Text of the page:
In summer 2022, Walter Byongsok Chon, associate professor in the Ithaca College Department of Theatre Arts, was awarded the 2022 grant for the translation of Korean literary works from the Daesan Foundation. Byongsok Chon selected four plays from the Korean Playwright Myung-Wha Kim to translate to English.
The Daesan Foundation is an organization that is dedicated to supporting creative artists and translators with the mission to globalize Korean national culture. This year the organization awarded grants for translations in seven different languages: English, French, German, Spanish, Japanese, Chinese and Bulgarian. Byongsok Chon was the only one this year who received the grant for dramatic translation in the English language.
Senior writer Sydney Brumfield met with Byongsok Chon to discuss the work he will be accomplishing with the Daesan grant.
This interview has been edited for length and clarity.
Sydney Brumfield: Could you elaborate on the grant you received and the work that the Daesan Foundation does?
Walter Byongsok Chon: The Deasan Foundation is one of the biggest resources supporting creative artists. … I received the grant for dramatic translation in the English language. I selected pieces from the playwright Myung-Wha Kim. … In consultation with her, we chose four pieces, one of which is finished and the other three that I plan to translate over the next two years.
SB: Could you go into detail on what the four pieces are that you will be translating?
WBC: Yes, so the four pieces are “The Winds Desire,” “The Birds Don’t Cross the Crosswalk,” “Oedipus: the Fate of the Story” and “The Sound of the Moon.” “The Wind’s Desire,” for example, is set in the present with three people, a TV writer, her friend and the writer’s lover. … It follows how [the TV writer] navigates around her personal life, her artistic creations, her friendship, her family, societal perceptions — so many things.
“The Sound of the Moon” is more of a historical period piece. It is set in the late third century during the Three Kingdoms period in Korea. Yimoon, who is an ambitious Gayageum musician, … has a conflict with his Gayageum master teacher and escapes to Silla. … There he encounters the princess of Silla, who is deaf and is obsessed with collecting all the sounds of the world, including the sound of the moon. However, Yimoon’s past catches up with him and opens up the romance to intrigues of diplomatic, cultural and sociopolitical implications.
“The Birds Don’t Cross the Crosswalk” is set in the present and focuses on a theater director. His college theater club calls him because … they need someone to direct their show. He’s hesitant because his time in college was very tumultuous because he went to college in the ’80s, [which] was a very tumultuous time. There were demonstrations and protests all over the country against the military regime. And this character was one that wasn’t fully a revolutionary … while most of his friends in the theater club … protested and they lost their lives. So he has survivor’s guilt. So when he is asked to return back to college, he must face his demons.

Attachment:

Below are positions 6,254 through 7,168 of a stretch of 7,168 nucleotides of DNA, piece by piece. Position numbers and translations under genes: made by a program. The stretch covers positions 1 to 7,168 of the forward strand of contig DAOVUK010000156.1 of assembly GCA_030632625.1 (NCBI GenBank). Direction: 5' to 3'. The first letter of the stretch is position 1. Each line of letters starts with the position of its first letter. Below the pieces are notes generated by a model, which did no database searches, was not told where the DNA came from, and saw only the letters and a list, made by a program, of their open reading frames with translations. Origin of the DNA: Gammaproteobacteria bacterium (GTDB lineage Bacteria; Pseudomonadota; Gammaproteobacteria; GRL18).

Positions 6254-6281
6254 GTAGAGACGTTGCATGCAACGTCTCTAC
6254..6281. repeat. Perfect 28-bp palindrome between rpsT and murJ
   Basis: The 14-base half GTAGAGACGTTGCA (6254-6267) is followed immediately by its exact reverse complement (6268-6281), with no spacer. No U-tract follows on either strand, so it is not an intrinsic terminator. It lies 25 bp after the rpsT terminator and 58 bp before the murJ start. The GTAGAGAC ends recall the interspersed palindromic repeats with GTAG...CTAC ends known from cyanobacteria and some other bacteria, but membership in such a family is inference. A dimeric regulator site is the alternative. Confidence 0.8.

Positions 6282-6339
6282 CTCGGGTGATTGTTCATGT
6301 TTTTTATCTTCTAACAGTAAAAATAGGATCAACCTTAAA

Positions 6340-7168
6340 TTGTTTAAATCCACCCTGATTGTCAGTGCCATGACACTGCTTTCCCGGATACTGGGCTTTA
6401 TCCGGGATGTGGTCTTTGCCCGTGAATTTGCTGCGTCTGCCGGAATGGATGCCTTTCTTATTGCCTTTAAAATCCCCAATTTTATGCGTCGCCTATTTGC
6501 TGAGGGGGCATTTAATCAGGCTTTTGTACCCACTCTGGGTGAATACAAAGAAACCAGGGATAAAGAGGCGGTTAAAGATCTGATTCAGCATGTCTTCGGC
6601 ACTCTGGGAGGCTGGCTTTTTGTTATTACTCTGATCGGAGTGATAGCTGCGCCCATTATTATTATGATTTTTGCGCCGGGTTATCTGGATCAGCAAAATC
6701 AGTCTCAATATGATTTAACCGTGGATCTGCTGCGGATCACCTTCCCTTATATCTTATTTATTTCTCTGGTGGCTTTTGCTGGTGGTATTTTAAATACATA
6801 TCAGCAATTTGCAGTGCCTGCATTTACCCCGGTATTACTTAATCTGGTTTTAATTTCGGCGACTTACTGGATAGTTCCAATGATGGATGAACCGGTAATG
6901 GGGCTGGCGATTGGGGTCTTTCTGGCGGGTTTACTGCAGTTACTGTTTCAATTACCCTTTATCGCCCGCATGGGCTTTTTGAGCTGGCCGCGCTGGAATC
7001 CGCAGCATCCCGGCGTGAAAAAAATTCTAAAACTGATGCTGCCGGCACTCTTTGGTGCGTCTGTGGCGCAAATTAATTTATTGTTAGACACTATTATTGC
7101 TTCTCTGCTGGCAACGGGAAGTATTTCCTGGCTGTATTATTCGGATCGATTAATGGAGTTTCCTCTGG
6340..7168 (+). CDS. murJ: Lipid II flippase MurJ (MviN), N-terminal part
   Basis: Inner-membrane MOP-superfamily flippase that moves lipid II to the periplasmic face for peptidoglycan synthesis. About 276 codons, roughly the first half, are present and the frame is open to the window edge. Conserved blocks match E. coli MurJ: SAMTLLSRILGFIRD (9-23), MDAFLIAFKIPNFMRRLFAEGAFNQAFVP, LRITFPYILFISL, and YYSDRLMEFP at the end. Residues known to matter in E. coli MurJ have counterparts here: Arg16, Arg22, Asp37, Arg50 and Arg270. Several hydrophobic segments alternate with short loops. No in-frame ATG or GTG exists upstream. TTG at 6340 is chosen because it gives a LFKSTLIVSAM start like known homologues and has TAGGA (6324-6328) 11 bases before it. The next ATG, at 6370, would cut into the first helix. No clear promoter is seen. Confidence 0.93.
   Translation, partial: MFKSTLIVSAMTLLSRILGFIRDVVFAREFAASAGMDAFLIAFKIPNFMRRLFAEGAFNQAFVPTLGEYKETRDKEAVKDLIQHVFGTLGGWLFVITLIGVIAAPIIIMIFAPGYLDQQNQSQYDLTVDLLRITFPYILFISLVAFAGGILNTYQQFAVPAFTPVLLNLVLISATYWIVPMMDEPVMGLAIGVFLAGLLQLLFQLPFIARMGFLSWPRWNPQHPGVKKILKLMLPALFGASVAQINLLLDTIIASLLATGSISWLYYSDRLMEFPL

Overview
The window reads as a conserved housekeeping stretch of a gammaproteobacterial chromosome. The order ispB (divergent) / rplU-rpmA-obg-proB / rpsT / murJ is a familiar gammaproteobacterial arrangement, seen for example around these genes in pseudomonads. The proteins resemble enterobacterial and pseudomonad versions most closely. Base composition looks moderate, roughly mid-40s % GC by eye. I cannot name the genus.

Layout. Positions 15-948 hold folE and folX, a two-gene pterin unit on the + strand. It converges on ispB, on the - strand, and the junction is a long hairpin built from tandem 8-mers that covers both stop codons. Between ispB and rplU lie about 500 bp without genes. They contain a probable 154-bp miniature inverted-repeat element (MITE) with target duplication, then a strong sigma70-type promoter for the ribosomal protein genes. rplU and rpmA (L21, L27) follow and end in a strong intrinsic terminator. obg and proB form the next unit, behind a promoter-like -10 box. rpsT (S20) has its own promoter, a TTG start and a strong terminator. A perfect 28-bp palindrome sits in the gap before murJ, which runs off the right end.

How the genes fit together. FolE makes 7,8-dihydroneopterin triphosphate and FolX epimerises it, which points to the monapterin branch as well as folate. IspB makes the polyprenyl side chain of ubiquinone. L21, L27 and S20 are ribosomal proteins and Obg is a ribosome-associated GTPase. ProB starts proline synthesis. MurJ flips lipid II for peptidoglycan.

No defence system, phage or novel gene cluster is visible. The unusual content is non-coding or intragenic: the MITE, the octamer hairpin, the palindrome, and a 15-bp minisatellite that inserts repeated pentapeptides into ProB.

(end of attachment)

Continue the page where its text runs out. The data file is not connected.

The last play, “Oedipus: the Fate of the Story,” is an adaptation of Sophocles’ Oedipus. The playwright is exploring what went on behind everything that happened in Sophocles’ Oedipus … But this play focuses on the political intrigues; it wasn’t just about Oedipus and his tragic flaw and the gods meddling in human affairs. … So this focuses on what really went on in Thebes behind closed doors.
SB: Are you intimidated by this massive undertaking?
WCB: Yes, well, it is a lot. But one reason to choose these four plays is because first of all they are drastically different, so I, and also Kim, believe that introducing these very different pieces would be a great way to introduce Kim’s work to English-speaking audiences.
SB: Is there one piece that you are most excited about getting to work on?
WCB: I would say “The Sound of the Moon,” because it is a historic piece. I am excited to research the history there, for a better understanding. Also the language, because it is written in the way in which people spoke then, which is very different then the way people speak now. So how can I as the translator help deliver that dialogue so that it sounds, in English, both current, strange, familiar and also ancient.
SB: What does being able to translate these works mean to you?
WCB: Oh, it’s a huge honor. In U.S. culture, Korean culture has been getting very recognized, … but theater hasn’t quite picked up here. Despite the short history of modern Korean theater, there are a lot of great plays coming out from both veteran and emerging new writers. And there is a lot of great work that I believe deserves a broader exposure to international readers and audiences. Another important factor in all of this is that, up until a few years ago, most Korean plays that were translated or published to be used in the U.S. were by male playwrights. So being able to introduce works by current female playwrights is another great opportunity to show the wealth of Korean dramatic writing. I am very, very honored to be a part of this effort.